In theory, Egypt is ruled by a former army General who came to power by a coup d'état. In contrast -- and in theory, too -- Turkey is ruled by a leader who has the popular support of half the voters -- a democratically-elected man. But as the West (not always Western leaders) tend to highlight, in bolder-than-ever letters, Turkish President Recep Tayyip Erdogan's is a tyrannical governance while Egypt's President Abdel Fattah el-Sisi wins praise.
Erdogan has declared several times that Sisi is an illegitimate dictator, a wording that sent diplomatic relations between Ankara and Cairo into the deep freeze. If Erdogan cared about undemocratic practices in a country, he would reform his own government. Instead, he keeps intimidating and intimidating. He openly challenges the rule of law, including a statement that he will not obey the Constitutional Court rulings he does not like; and taking over critical media outlets -- the kind of things any observer would expect from an "Arab dictator."
Erdogan's hatred of Sisi is not about a choice between democratic practice or dictatorial rule. It is about Sisi's fight against radical Islamists, whom Erdogan adores. "Sisi is the most rational Arab leader today," said Zvi Mazel, a former Israeli Ambassador to Cairo, in a speech last month. "Sisi is fighting radical Islam."
In the past couple of years, Egyptian newspapers have often suggested that Sisi was fallible. For instance, Al Watan identified factors undermining Sisi, mentioning, notably, "corruption and nepotism" -- two unpleasant words that can, in "democratic" Turkey, and even without an addressee, lead to detention and a torturing trial.
In 2015, Sisi mentioned a television presenter who said that he was meeting with [the German company] Siemens and that "he left Alexandria to drown (in the rainwater)." His reaction to that claim was a mere "this is indecent."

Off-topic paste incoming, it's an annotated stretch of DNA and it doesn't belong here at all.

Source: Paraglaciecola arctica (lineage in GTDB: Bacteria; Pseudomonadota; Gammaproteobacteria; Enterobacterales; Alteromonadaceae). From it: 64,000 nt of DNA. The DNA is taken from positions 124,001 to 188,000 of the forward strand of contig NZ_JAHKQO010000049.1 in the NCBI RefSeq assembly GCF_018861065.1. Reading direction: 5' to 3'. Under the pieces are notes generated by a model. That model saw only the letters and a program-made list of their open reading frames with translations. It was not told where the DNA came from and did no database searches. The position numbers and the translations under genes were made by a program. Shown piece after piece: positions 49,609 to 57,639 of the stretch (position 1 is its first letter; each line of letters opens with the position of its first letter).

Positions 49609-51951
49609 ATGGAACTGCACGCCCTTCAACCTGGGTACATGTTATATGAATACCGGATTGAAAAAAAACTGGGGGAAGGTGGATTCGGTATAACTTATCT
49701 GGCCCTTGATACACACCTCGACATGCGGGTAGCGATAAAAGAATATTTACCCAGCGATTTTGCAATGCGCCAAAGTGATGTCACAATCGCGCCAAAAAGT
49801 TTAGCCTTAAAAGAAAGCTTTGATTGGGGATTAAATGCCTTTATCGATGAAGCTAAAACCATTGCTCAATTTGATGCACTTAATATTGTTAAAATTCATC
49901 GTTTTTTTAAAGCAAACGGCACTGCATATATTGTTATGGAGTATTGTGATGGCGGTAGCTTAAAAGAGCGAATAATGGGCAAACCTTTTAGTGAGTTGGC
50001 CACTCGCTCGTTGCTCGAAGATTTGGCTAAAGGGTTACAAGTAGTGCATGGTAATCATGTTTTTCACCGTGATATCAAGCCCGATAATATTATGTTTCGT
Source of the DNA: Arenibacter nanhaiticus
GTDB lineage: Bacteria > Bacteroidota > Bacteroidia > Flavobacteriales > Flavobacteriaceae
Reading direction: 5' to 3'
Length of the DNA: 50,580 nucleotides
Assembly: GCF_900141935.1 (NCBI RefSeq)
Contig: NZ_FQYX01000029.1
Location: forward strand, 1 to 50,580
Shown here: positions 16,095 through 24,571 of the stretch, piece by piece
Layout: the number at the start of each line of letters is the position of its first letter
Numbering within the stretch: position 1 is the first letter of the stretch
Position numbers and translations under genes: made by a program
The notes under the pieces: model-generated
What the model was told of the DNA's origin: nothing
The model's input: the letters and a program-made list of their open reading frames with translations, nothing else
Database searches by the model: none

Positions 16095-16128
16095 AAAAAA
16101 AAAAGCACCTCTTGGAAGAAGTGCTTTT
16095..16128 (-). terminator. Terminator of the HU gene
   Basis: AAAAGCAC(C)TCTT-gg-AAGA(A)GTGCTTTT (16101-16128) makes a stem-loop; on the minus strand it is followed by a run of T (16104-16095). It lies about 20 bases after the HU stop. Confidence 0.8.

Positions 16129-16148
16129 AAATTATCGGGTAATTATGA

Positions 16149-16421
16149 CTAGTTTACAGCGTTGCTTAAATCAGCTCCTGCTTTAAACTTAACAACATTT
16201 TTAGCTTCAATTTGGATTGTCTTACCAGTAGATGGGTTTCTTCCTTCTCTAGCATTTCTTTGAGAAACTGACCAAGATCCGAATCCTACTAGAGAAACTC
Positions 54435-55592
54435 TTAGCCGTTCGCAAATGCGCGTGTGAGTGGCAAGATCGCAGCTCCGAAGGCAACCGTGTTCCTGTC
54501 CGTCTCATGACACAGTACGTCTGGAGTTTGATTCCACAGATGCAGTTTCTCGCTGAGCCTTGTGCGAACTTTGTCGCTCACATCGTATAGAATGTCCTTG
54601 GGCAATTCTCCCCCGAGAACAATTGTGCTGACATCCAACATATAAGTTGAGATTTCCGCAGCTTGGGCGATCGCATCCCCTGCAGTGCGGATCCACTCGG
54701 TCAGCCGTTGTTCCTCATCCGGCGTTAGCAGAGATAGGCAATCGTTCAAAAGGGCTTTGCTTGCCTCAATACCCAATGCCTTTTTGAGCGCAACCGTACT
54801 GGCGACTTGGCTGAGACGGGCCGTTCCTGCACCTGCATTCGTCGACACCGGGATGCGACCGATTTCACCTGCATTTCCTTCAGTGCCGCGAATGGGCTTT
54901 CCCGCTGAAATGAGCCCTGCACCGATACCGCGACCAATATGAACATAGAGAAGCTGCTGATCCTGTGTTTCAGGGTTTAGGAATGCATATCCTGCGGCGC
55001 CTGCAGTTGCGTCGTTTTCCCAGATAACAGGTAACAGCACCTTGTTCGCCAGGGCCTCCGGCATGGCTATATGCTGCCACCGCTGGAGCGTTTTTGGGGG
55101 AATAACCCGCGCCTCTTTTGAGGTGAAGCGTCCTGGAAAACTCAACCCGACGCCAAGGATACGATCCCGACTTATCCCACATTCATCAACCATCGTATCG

In another public appearance, Sisi apologized for delays in rebuilding churches that were destroyed by Islamists in 2013. He said: "We have taken too long to fix and renovate [churches] that were burned ... Please accept our apologies for what happened ... by next year there won't be a single church or house that is not restored."
In the West, the governance of Turkish President Recep Tayyip Erdogan (right) is considered tyrannical, while Egypt's President Abdel Fattah el-Sisi (left, hugging Coptic Pope Tawadros II) wins praise.
In another speech, Sisi asked the police to tolerate dissent. He also apologized to Egyptian lawyers after one of them was physically assaulted by a policeman.
When hardcore football fans chanted against Mohamed Hussein al-Tantawi, a former army chief and former defense minister, Sisi phoned into a television show to defend Tantawi, instead of telling the prosecutors that the football fans are "terrorists" who should be arrested and tried -- as would happen in Turkey.
In January, a day after a cartoonist was arrested for mocking him, Sisi said that he does not mind criticism, and that it is his job to placate disgruntled youths. Cartoonist Islam Gawish was released without being charged. Sisi said:
"I'm not upset at Gawish or anyone ... If I accept being in such a position, I must bear all the consequences. There is no such thing as all people agreeing on something ... Every day, 90 million people in Egypt find many things that make them uncomfortable."
Also in January, Sisi's use of a red carpet for his motorcade provoked criticism in Egypt. No doubt, cars carrying Sisi and other officials that drove down the red carpet looked funny. Many commentators mocked the extravaganza as the president was making a speech in which he warned that the state could not continue subsidizing water and electricity bills for low-income families. One activist accused Sisi of "trampling on the people's money." Youssef al-Husseini, a television presenter, asked, "How could you reach such a level of hypocrisy by rolling out red carpets on the streets for the president's motorcade? Could we not have spent the money on buying duvets for people freezing in the cold?"
None of that is thinkable in Erdogan's Turkey. A total of 1,845 people in Turkey have been investigated, detained or prosecuted for "insulting" Erdogan since he was elected in August 2014.
Meanwhile, since October, the death toll in bomb attacks in Turkey's capital, Ankara, alone has reached 169.
Burak Bekdil, based in Ankara, is a Turkish columnist for the Hürriyet Daily and a Fellow at the Middle East Forum.